Hashala dropped her spoon into the frying oil with a great splash and grabbed a hold of her jaw and cried aloud. She sunk to the floor and forgot for a moment that she had a small lamb. She cursed in her split eynnil voice a chaotic song that rattled the curtains over the window while her hooves put deep scratches in the dirt floor. She burned the vegetables she’d been cooking for a meal, though the pain of a stinging insect’s venom overtook her better judgment while she, unwittingly, taught her lamb angered words about a living creature. Hashala squashed the insect into the side of the fireplace, spooking her lamb with such a fright that she too cried.
This incident, the strength of her mother, seemed to change baby Clemnilshala. She became more vocal, bleating out in frustration when she was being carried and would have much rather made her attempts to move on her own. Frustration when she played with her toys, stone figurines with wood and sheep hair. Dolls made to look like her father Selmnilor with whom she played a fun game where she would make these frustrated bleats when her dolls wouldn’t do whatever she had imagined they would, and Selmnilor would rise from the lounge bench and hunch forward. Clemnilshala bleated again and he took a step forward, holding his hands toward his core. At the third bleat he would rush forth and pick up his lamb daughter and lift her so high in the air that her budding horns would touch the wooden ceiling and, for moments she would fly amongst spiderwebs. Bleats of frustration would turn to bleats of joy and fun.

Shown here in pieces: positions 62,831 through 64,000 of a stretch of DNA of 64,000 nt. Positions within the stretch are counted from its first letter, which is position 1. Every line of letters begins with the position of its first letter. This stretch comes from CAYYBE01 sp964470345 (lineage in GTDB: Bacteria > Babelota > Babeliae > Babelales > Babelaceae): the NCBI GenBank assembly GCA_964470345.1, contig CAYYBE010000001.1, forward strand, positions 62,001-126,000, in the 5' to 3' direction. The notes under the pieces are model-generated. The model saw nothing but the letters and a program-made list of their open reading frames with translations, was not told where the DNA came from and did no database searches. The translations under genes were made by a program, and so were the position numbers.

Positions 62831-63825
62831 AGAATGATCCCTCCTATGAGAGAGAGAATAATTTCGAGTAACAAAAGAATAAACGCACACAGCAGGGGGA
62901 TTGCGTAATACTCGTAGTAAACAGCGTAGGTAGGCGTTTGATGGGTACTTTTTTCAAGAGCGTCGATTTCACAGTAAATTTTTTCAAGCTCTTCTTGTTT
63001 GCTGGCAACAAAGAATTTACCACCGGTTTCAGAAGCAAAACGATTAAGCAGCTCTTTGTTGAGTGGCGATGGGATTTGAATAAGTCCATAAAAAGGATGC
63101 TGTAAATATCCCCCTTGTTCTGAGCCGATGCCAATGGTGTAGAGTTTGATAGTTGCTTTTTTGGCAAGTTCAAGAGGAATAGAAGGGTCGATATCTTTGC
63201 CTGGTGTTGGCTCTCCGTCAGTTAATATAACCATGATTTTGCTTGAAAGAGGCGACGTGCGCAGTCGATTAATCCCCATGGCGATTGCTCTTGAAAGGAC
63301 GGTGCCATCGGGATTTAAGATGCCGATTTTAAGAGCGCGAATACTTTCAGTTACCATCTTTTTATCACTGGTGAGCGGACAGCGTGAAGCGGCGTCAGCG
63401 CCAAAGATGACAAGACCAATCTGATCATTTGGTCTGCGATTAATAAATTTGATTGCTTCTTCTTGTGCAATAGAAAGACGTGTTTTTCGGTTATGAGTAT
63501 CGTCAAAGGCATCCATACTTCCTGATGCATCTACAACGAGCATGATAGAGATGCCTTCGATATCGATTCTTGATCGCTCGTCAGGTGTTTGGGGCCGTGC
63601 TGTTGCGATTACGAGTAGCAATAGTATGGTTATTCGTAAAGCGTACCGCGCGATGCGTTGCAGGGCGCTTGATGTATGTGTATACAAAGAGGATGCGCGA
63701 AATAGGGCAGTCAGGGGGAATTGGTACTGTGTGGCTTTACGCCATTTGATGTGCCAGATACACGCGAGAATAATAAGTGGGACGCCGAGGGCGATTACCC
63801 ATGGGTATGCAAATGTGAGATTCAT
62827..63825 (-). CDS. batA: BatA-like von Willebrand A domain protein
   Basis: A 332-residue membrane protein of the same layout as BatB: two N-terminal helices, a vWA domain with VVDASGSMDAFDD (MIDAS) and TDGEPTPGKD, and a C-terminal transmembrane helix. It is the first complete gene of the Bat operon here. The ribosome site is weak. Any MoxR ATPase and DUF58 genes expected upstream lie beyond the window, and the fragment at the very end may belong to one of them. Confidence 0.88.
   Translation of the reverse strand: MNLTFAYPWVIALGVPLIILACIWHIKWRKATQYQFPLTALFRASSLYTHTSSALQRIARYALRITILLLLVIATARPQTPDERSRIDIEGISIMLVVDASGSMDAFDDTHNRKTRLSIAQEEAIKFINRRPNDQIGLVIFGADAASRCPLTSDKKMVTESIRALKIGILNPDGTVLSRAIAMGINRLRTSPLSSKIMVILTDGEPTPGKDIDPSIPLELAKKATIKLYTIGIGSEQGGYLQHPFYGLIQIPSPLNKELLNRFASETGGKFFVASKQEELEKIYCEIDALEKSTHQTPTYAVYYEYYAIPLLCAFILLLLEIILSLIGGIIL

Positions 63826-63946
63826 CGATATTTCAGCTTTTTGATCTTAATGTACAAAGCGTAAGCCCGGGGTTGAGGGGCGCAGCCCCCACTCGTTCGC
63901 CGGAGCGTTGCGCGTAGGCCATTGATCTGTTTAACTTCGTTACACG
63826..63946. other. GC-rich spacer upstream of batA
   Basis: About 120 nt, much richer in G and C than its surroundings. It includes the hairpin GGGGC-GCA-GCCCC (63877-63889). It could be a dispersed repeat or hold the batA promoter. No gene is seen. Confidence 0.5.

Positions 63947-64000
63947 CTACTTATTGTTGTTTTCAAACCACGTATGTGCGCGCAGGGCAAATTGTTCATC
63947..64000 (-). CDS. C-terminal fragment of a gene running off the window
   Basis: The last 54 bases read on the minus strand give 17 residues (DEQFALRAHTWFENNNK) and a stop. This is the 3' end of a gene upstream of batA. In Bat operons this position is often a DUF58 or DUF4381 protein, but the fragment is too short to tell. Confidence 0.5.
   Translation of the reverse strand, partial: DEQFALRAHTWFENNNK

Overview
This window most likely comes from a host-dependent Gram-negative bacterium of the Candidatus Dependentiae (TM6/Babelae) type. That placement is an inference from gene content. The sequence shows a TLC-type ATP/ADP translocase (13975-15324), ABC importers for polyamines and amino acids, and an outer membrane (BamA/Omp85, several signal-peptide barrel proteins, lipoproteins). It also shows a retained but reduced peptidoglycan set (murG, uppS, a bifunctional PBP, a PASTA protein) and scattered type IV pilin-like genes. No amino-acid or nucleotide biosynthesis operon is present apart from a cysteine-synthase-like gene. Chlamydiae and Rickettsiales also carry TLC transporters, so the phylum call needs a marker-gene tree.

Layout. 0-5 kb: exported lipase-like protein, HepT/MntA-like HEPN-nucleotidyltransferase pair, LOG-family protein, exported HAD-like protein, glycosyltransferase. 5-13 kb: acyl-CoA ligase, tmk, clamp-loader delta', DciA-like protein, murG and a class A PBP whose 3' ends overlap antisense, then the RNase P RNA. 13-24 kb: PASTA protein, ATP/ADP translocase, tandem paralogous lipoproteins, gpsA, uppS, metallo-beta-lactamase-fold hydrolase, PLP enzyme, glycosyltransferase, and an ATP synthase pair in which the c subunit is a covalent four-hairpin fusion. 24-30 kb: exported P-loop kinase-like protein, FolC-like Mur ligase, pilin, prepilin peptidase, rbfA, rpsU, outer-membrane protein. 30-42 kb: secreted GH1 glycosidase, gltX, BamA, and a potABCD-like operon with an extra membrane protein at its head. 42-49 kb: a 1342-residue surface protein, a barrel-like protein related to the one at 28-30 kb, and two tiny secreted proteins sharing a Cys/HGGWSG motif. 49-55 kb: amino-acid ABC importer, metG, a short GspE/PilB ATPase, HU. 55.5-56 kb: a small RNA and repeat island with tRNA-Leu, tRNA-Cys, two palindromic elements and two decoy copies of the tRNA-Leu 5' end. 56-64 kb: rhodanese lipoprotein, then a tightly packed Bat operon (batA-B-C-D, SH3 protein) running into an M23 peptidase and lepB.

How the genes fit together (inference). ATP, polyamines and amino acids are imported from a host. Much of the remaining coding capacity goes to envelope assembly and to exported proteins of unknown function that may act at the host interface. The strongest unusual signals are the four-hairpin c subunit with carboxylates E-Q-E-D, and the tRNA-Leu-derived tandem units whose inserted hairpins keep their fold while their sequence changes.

Hashala, as Clemnilshala learned to walk in the following years, would laugh so much as her daughter tested boundaries by headbutting her. She would hold Hashala’s fingers and push straight up and crane her head for a playful “clack” of her tiny horns against her mother’s. She had a game for her mother when she set to work outside, hanging laundry, or seeing neighbors and their own lambs in their own homes while guests staying at her house could sleep soundly in the stable or bathe themselves in the irrigation river. Clemnilshala would hide in the tallgrass rustling around, making like a grasscat, and would lead her neighbors’ lambs on great adventures while they too learned to walk. They found boulders and flipped rocks to find insects. Stinging insects and centipedes, spiders and worms, that they would bring back to their mothers respectively.